The Guidance, backed by the SIA and ACPO, was aimed at employers in the licensed retail sector.
In the Introduction section (Page 1), Commander Chris Allison, MBE, on behalf of ACPO, says:
"Door Supervisors and other frontline staff in licensed retail premises play a key role in ensuring the safety of staff and customers. In doing so they can face some challenging and hostile behaviours, and it is vital that they are equipped with the knowledge and skills to perform their roles as safely and effectively as possible.......Some staff need additional training and this Guidance is intended to help employers better understand the specific issues surrounding the training and use of physical intervention........ It is unfortunate that physical intervention needs to be considered but it is a reality for staff in higher risk security roles such as Door Supervision."
Note: You can download the Guidance document (.pdf) from the Skills for Security web site (Cost £5).
Are Management at risk of going to jail?
When Physical Intervention goes wrong (or doesn't happen at all) the consequences can be disasterous and even fatal.
Under S. 36/37 H&S at Work Act 1974, individuals within an organisation (including directors) can be charged with criminal offences where, through consent, connivance or neglect, they contribute significantly to serious harm occurring and the Health and Safety (Offences) Act, which came into force on 16 January 2009, provides for the imprisonment of individuals convicted of a breach of sections 7, 8, or 37 of the Health and Safety at Work, etc. Act 1974 ("HSWA"), or regulations made under the HSWA.
Magistrates can now impose 12 month prison sentences on any director, manager, secretary, or other similar officer of a corporate body, or person(s) who purported to act in that capacity. A Crown Court can impose sentences of up to 2 years. In addition to introducing prison sentences, the Act also increases the maximum level of fines available to magistrates for breach of health and regulations from the current £5,000 per offence to £20,000 per offence. Unlimited fines remain available to judges sentencing in the Crown Court.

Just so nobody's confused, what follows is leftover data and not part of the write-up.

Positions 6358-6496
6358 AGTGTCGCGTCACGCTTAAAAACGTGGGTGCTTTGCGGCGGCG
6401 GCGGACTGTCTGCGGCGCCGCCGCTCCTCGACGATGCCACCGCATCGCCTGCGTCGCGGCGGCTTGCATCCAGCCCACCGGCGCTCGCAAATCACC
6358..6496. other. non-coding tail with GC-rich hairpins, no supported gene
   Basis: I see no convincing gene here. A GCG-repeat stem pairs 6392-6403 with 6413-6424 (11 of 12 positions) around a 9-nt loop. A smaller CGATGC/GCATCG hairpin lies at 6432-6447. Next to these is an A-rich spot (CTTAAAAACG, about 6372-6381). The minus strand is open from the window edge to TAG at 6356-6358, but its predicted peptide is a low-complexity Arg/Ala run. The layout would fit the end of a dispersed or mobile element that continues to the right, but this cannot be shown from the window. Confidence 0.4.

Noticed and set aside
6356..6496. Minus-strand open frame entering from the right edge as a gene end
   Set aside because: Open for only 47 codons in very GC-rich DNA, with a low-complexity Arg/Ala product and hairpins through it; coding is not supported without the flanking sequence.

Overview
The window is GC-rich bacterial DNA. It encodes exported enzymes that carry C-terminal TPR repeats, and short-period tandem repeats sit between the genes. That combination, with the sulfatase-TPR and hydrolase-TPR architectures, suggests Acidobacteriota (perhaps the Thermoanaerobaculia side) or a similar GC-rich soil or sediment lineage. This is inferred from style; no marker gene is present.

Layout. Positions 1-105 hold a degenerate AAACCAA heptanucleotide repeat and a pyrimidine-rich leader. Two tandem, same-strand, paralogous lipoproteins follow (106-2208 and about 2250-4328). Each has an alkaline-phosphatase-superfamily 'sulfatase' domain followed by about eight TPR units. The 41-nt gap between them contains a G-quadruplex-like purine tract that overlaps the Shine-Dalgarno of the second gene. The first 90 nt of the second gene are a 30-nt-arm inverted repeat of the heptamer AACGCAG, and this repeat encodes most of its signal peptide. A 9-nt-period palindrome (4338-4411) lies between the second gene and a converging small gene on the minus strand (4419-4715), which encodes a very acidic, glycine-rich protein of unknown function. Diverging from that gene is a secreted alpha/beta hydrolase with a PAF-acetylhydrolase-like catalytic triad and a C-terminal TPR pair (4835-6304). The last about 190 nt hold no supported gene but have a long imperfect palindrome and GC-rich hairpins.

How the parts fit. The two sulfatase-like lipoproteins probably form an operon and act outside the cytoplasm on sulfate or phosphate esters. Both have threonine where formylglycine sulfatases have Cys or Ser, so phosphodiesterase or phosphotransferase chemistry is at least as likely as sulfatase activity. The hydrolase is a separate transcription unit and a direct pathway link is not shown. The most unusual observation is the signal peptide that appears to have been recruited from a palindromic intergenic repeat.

So, managers who have responsibility for organisational policy, procedures, instructions and guidance to staff and/or commissioning staff training in relation to the management of dangerous or violent behaviour who, through consent, connivance or neglect, have contributed significantly to serious harm occurring (i.e. as a consequence of failing to implement 'appropriate arrangements'), could potentially be sent to prison!
Note: Following convictions, prosecutors can obtain orders under the provisions of the Company Directors Disqualification Act 1986 (CDDA), to disqualify individuals from being directors for up to 15 years (i.e. on conviction in the Crown Courts)
No training or inadequate training could mean automatic conviction
Inadequate training could mean that cases and claims are settled without any evidence needing to be produced by the prosecution i.e. on the grounds of 'Res ipsa loquitor' - 'The facts speak for themselves'.
It may also be interpreted by the employer organisation's insurers as a significant breach of Health & Safety expectations - entitling the insurer to claim back from the insured the full costs of any compensation paid out to third parties under the policy. On top of that a failure to immediately remedy the 'safety shortcoming' could also result in a suspension of the Employer's Public Liability Insurance - requiring a full stop in trading.
Given the advantages and affordability of the AEGIS Programme, it really does make sense for employer organisations to either provide their Door Supervisors with AEGIS training - or else insist their security provider only supplies Door Supervisors that have been AEGIS trained.
If you would like free advice on your situation, contact us